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Congressional response to COVID-19 a ‘partisan charade,’ says Wagner


Efforts to assist Americans in the wake of the COVID-19 epidemic have gone from a collaborative effort across the aisle to a “partisan charade,” according to U.S. Congresswoman Ann Wagner.  

Wagner, a Republican representing Missouri’s second congressional district, appeared on “This Week in Missouri Politics” Sunday to discuss the response to the COVID-19 pandemic in Congress as well as Missouri’s testing capabilities. The conversation ranged from U.S. House Speaker Nancy Pelosi’s stimulus plans to the responsibility of the Chinese government in the spread of the virus and the global fallout it caused.

The congresswoman discussed the multiple layers of legislation and funding already passed out of the House with bipartisan support before explaining what she called the “Nancy Pelosi $3 trillion socialist wishlist,” an additional sum of money on top of what has already been distributed.

Wagner, the second highest-ranked Republican member of the House Foreign Affairs Committee, talked about China’s controversial response to the pandemic and the consequences the U.S. and the world now faced. She also mentioned a proposed bill that would create a compensation fund by seizing assets held by China in the U.S. rather than suing the government for compensation. 

“We need to get compensation for this,” Wagner said. “We have lost tens of thousands of lives here in the United States of America … plus the economic toll that this has taken has been devastating for all of us here in America.”

Final Week of Session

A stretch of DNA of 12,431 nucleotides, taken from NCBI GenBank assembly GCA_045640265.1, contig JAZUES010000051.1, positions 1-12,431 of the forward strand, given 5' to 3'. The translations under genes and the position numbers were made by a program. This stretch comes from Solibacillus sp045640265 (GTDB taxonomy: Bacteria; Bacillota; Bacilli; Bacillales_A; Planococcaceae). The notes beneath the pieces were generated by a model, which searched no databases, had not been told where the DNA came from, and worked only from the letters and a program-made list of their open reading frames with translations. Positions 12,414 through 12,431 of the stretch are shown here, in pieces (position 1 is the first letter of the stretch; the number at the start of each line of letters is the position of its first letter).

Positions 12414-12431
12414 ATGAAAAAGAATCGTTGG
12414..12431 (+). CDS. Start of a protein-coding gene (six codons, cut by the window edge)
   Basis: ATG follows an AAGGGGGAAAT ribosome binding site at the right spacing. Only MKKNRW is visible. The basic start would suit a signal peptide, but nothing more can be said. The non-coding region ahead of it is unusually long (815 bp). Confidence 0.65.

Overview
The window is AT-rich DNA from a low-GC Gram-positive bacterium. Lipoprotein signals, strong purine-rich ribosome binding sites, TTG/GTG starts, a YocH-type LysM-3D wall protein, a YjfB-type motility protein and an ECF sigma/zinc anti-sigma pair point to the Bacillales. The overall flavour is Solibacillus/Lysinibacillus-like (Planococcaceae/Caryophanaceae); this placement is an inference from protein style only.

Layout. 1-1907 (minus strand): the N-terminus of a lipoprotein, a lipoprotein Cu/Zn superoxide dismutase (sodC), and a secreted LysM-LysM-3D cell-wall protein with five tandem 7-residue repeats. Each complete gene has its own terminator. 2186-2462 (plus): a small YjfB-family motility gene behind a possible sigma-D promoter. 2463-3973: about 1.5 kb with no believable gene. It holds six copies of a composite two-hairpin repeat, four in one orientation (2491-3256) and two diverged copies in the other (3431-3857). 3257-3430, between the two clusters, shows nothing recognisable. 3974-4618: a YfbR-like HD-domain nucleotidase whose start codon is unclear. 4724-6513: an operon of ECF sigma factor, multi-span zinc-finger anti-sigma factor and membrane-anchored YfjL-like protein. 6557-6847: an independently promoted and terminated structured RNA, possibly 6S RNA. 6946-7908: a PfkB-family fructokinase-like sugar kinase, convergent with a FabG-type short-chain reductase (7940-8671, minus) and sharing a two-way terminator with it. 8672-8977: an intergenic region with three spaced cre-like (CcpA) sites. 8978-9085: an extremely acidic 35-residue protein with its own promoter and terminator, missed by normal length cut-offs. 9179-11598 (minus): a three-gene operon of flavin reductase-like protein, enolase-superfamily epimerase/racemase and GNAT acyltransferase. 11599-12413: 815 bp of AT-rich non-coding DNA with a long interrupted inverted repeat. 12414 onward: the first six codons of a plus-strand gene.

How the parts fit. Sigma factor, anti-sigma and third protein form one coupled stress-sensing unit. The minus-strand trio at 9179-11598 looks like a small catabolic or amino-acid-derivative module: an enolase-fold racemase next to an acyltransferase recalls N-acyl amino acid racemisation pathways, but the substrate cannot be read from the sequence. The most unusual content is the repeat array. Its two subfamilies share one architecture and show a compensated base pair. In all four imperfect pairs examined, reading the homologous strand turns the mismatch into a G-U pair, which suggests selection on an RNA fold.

This week’s panel included consultant David Barklage and Mark Dalton, political director for the Carpenters Union. The panel discussed the end of Missouri’s legislative session, including changes to Clean Missouri, which would ban lobbyist gifts altogether as well as make changes to the way districts are drawn, contingent upon voter approval. 

Both guests said that the Clean Missouri revisions were handled poorly by the body and that the ballot measures would likely fail. The conversation covered the partisanship behind the legislation and redistricting as well as the concentration of the parties in the House. 

“I think this creates the potential for gerrymandering,” Barklage said. 

Conversation also turned to the PDMP bill that passed the House, the responses of the minority leadership at the end of session, and the president’s handling of COVID-19.

“He fumbled the ball on a lot of different things, but he has a base of supporters that it doesn’t matter what he does, they’re gonna end up coming back to him,” Dalton said.   

For more on the COVID-19 response and the end of session, check out the full episode of “This Week in Missouri Politics” below.  

EDITOR’S NOTE: For up-to-date information on coronavirus, check with the CDC and DHSS.